Bring out the inner artistry of your little ones at the Draw-Along Kids Room! All day, we are cycling in the best of childrens’ comics artists to draw alongside our youngest attendees. Come by and let your imaginations run wild with real, live cartoonists!
Something a little different today: a process GIF from a recent illustration commission! This cat portrait was done start-to-finish in Manga Studio with Frenden’s blue pencil and Hairpin Sable inker brushes.
You notice how the cat really comes alive in that last frame when the white highlights in the eyes come into play? Every time I add those to a piece I get this really vivid memory of going to art classes as a kid.
My teacher’s name was Sharon Butler. She was a realist painter from South Africa who painted waist-high stones to look like living cheetahs, crouching in the greenery outside the studio. The two rooms in her establishment were filled with the perpetual, chalky scent of pastels and Prismacolor pencils. We’d get pieces of illustration board handed out every time a new project began, cut down to the appropriate size. I completely lost track of time every session I spent there. My only job was drawing, as well as I could.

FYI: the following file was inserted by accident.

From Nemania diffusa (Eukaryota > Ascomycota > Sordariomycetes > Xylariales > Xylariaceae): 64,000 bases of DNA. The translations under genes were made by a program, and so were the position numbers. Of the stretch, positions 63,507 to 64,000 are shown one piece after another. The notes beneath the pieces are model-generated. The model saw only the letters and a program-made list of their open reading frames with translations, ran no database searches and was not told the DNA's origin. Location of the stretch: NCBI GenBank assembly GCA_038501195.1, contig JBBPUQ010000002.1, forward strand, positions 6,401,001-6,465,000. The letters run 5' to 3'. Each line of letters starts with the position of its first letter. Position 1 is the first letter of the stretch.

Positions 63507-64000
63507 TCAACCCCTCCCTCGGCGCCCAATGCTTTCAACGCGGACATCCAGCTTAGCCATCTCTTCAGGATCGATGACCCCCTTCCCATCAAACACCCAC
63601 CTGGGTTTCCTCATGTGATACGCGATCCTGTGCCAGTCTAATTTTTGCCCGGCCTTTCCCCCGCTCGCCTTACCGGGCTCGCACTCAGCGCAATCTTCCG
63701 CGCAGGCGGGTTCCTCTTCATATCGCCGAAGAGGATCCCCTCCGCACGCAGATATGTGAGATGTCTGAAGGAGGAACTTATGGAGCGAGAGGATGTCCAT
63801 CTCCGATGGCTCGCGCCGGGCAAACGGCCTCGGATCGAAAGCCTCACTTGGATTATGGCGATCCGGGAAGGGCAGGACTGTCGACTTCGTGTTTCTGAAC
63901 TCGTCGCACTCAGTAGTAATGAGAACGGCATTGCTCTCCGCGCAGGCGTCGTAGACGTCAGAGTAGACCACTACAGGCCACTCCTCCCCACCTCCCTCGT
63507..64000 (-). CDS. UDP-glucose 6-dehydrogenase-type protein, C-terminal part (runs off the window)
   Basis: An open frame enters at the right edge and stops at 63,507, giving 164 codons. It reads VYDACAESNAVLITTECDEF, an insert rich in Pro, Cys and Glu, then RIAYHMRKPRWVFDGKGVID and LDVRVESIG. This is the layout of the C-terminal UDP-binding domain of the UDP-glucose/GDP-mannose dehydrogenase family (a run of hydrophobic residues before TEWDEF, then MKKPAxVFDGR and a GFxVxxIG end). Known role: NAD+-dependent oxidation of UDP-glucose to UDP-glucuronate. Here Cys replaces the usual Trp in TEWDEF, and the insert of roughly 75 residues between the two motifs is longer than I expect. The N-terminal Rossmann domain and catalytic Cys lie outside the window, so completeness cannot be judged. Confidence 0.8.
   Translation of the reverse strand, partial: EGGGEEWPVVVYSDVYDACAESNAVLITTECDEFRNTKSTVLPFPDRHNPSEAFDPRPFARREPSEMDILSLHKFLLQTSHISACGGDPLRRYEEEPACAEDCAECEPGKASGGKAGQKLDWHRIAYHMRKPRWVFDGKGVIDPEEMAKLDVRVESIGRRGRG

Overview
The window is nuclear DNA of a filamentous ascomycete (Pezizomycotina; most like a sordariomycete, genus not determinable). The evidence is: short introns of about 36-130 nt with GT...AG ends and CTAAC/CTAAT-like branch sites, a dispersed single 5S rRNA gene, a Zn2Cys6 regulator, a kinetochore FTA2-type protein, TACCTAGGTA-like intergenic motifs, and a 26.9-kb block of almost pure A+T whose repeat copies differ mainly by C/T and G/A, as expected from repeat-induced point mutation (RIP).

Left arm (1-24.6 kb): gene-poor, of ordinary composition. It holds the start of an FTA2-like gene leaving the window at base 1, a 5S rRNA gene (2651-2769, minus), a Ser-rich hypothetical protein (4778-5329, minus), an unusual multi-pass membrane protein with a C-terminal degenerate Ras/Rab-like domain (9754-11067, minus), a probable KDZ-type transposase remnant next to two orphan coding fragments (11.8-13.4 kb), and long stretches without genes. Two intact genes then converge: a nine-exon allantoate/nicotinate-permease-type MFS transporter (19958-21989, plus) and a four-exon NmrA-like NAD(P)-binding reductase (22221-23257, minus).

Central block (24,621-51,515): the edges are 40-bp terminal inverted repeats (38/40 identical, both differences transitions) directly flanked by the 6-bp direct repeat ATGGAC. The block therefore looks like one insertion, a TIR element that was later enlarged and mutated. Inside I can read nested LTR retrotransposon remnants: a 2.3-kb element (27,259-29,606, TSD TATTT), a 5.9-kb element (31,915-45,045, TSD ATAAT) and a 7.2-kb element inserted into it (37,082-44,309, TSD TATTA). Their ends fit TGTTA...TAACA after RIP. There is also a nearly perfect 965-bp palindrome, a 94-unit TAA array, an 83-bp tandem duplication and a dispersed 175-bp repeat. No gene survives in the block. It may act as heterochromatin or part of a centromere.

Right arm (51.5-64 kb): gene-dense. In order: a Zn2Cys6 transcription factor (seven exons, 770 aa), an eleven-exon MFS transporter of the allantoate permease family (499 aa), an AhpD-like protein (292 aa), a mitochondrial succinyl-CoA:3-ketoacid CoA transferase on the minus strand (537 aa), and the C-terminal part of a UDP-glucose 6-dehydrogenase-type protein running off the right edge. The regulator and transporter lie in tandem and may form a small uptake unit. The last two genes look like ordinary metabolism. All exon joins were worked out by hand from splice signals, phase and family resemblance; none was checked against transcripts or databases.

This was pre-internet, so Sharon kept a morgue file in the inner room. It was a metal filing cabinet—dull beige and taller than I was at the time—crammed full of photos and magazine clippings. There were folders for horses and dolphins and birds and architecture and chairs and people and costumes. Every manilla folder had a grouping by subject, and since Google simply wasn’t around yet we’d fight over who got the best picture of the dolphin to draw from.
I drew a lot of animals when I went to those classes with Sharon. She’d stop by while I was struggling to render a hummingbird as something other than a crude cartoon, giving suggestions on how I could better train my eye to see what was actually in front of me. The second-to-last touch, before the fixative stopped our pastel smudges from scattering off the page, was to add a dot of white in each eye. She taught us to use a Q-Tip or the back end of a paintbrush.